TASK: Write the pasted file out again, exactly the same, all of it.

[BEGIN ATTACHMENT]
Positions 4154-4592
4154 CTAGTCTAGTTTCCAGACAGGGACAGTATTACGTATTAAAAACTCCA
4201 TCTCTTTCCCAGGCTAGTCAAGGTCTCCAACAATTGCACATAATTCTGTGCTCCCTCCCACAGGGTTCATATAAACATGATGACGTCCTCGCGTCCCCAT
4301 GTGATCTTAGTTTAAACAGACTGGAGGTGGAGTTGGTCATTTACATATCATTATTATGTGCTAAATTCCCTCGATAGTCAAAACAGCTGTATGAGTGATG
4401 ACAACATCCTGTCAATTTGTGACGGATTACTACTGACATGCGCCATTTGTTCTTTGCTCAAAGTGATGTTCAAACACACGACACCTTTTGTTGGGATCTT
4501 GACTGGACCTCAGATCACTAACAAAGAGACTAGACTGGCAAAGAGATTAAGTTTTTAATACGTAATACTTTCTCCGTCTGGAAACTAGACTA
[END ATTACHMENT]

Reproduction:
Positions 4154-4592
4154 CTAGTCTAGTTTCCAGACAGGGACAGTATTACGTATTAAAAACTCCA
4201 TCTCTTTCCCAGGCTAGTCAAGGTCTCCAACAATTGCACATAATTCTGTGCTCCCTCCCACAGGGTTCATATAAACATGATGACGTCCTCGCGTCCCCAT
4301 GTGATCTTAGTTTAAACAGACTGGAGGTGGAGTTGGTCATTTACATATCATTATTATGTGCTAAATTCCCTCGATAGTCAAAACAGCTGTATGAGTGATG
4401 ACAACATCCTGTCAATTTGTGACGGATTACTACTGACATGCGCCATTTGTTCTTTGCTCAAAGTGATGTTCAAACACACGACACCTTTTGTTGGGATCTT
4501 GACTGGACCTCAGATCACTAACAAAGAGACTAGACTGGCAAAGAGATTAAGTTTTTAATACGTAATACTTTCTCCGTCTGGAAACTAGACTA